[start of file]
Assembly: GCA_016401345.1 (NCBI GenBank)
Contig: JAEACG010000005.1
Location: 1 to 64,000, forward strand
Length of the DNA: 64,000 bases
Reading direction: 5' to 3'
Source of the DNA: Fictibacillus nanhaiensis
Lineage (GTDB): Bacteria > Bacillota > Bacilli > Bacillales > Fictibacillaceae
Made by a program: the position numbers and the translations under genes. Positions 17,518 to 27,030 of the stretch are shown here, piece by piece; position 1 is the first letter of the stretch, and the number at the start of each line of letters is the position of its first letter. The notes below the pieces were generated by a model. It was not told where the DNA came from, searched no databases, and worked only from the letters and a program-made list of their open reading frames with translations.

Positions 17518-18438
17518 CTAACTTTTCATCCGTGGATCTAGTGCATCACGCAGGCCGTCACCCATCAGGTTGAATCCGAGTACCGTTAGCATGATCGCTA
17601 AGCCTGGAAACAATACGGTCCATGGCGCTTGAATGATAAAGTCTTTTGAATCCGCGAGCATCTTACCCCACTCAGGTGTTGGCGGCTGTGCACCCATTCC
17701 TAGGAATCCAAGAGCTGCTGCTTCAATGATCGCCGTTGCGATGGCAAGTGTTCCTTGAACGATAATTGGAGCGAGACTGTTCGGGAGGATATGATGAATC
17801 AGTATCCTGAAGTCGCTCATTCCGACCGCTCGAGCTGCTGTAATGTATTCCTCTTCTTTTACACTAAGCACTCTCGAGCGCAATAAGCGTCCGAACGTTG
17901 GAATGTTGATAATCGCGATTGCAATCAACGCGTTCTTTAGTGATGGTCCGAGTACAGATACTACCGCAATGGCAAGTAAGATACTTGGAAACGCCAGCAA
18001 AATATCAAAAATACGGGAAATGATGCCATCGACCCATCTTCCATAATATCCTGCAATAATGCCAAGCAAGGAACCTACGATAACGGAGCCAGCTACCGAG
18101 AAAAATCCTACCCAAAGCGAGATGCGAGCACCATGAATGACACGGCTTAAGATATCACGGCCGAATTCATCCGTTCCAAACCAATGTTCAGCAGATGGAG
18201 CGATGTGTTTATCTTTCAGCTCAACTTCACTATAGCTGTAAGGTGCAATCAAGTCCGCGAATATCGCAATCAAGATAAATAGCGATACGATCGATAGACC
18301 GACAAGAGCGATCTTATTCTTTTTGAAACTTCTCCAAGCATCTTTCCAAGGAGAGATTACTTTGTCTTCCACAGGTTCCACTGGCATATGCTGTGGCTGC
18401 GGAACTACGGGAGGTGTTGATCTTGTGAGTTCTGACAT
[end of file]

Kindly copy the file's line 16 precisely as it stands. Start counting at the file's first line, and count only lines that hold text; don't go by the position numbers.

18101 AAAAATCCTACCCAAAGCGAGATGCGAGCACCATGAATGACACGGCTTAAGATATCACGGCCGAATTCATCCGTTCCAAACCAATGTTCAGCAGATGGAG